Had it not been for classical music, and opera in particular, Walt Whitman’s poetry would probably never have been written.
It sounds a ridiculously bold, even nonsensical claim to make, yet Whitman himself appeared to make it.
“But for opera I would never have written ‘Leaves of Grass,’ ” he once said, referring to the seminal collection that sealed his reputation as a great American poet.
The precise nature of Whitman’s relationship to classical music is examined at the Source Song Festival in Minneapolis this week, in a Walt Whitman Wednesday marking the 200th anniversary of the poet’s birth.
The influence of music on Whitman’s poetry goes deep, said Ed Folsom, co-director of the online Walt Whitman Archive, who will give the keynote lecture at the all-day event.
“There’s a long history of Whitman talking about his own poetry as being very much operatic,” Folsom said. “Critics have seen in his poetry a kind of continual interplay between something you might think of as recitative, and something you might think of as aria.”
Recitative and aria are the basic building blocks of 19th-century opera, and involve characters first singing in a manner close to normal speech, then switching to a more intensified style of expression. That template directly affected the way Whitman shaped his own poetry.
“He moves between a roughly prosaic poetic line to moments of soaring beauty that become the aria,” Folsom said. “Poems like ‘Out of the Cradle Endlessly Rocking’ or ‘When Lilacs Last in the Dooryard Bloom’d’ very easily yield to that kind of formal analysis.”
Whitman was not always an aficionado of opera. When he first heard the operas of Bellini, Donizetti and Verdi, he hated what he called “the trills, the agonized squalls, the lackadaisical drawlings, the sharp ear-piercing shrieks, the gurgling death-rattles.”
But a spell of employment as a music critic in New York City changed all that.
“As a journalist in the 1840s and ’50s, Whitman was continually covering music and writing about it, as all of the work that would become ‘Leaves of Grass’ was percolating,” Folsom said.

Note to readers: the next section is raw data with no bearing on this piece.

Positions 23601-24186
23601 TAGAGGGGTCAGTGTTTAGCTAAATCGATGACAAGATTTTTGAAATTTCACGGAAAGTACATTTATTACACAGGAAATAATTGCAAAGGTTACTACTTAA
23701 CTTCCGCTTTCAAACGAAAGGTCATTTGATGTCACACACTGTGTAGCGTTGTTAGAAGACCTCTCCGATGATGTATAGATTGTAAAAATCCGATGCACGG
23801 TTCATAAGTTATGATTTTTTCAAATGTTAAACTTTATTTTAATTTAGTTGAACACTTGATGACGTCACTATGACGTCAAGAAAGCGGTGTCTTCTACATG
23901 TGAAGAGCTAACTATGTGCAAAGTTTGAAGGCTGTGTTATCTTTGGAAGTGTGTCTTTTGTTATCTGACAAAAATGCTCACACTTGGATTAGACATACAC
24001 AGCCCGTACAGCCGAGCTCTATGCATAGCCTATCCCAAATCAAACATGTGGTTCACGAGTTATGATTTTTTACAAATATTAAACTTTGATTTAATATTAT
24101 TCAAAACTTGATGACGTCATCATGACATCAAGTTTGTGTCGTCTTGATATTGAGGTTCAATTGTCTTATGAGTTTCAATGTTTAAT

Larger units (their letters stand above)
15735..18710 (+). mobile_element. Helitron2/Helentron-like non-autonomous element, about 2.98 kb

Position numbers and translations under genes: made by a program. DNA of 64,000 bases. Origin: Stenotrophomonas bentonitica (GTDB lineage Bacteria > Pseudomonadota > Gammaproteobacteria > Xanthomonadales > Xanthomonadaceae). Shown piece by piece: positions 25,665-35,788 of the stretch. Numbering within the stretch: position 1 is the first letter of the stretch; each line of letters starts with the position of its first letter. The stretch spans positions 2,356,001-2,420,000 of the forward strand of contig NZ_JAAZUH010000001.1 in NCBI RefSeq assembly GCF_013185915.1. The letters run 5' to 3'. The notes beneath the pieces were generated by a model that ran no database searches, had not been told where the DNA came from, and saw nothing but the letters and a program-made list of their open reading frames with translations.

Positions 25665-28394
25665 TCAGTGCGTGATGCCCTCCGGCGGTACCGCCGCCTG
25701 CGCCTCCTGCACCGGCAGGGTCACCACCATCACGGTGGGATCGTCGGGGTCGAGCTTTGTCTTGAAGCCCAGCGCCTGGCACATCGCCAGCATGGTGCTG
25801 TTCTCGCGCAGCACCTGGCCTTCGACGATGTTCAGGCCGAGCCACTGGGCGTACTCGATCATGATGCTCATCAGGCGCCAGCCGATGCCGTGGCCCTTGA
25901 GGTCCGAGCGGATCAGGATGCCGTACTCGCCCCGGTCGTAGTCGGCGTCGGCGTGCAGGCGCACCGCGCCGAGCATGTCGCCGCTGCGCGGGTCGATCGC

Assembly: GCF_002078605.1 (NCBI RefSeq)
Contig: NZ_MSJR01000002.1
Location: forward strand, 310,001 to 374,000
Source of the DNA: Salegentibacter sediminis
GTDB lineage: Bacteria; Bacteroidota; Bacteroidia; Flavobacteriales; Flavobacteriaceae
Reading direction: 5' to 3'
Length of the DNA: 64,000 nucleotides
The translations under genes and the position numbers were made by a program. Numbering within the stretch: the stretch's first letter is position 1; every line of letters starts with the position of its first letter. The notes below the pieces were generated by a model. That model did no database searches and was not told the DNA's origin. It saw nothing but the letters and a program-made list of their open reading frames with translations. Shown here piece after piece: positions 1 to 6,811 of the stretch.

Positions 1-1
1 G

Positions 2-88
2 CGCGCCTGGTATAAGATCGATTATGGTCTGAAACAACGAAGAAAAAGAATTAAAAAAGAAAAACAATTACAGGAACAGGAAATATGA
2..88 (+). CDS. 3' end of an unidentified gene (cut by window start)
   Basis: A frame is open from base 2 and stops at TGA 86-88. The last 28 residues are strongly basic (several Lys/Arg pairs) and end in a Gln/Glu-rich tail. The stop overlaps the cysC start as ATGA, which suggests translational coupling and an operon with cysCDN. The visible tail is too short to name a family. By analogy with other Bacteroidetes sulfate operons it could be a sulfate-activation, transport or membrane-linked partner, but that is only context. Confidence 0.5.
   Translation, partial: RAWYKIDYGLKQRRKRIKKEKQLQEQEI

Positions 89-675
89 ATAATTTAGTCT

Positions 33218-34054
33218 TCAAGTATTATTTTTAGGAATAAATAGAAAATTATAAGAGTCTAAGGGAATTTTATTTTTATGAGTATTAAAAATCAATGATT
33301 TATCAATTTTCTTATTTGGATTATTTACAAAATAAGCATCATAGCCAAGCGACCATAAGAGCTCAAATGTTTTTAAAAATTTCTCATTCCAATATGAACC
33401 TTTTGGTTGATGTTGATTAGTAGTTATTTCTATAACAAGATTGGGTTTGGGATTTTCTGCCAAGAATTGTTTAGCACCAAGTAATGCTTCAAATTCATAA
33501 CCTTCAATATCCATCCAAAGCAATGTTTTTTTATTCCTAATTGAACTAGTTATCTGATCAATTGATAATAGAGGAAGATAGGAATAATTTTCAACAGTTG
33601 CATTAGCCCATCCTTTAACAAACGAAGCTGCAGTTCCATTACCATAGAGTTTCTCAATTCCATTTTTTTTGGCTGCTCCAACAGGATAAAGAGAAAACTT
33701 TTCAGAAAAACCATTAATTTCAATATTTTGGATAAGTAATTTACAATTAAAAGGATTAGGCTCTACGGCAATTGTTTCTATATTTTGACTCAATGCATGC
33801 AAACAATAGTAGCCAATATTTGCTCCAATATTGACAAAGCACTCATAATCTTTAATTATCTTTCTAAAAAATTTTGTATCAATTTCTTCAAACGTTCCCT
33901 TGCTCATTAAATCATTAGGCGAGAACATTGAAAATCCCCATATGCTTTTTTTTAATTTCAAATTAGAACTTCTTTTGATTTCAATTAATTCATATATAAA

Whitman’s attachment had been to what he labeled “heart song,” the simple melodies performed by popular entertainers such as the Hutchinson Family Singers (who founded the central Minnesota city named for them).
But as he attended operas, recitals and orchestral concerts, the “art song” he was hearing gradually took over, and his conversion was total. Opera could make his very soul tremble, he wrote, and often left him crying.
He’s inspired the most music
If classical music had a profound effect on Whitman, the poetry he wrote has returned the compliment in spades by proving a fertile source of inspiration for generations of classical composers.
“Of all the American poets, he’s overwhelmingly the one who more composers set to music than any other,” Folsom said.
He estimated that well over 500 composers have published songs or vocal works to texts by Whitman, and the number keeps rising.
“There’s rarely a week goes by that I don’t hear in my e-mail from a composer writing a piece of music based on a Whitman poem. It’s really a nonstop phenomenon that begins early in the 20th century and just builds and builds.”
So what draws composers inexorably to Whitman’s poetry? Why do so many want to add their music to it?
“His poetry is so immersed in the intricacies and details and the muck of American culture in the 19th century, and he discovered new idioms in language to express it,” Folsom said. “And composers are challenged to find new idioms in music to match him.”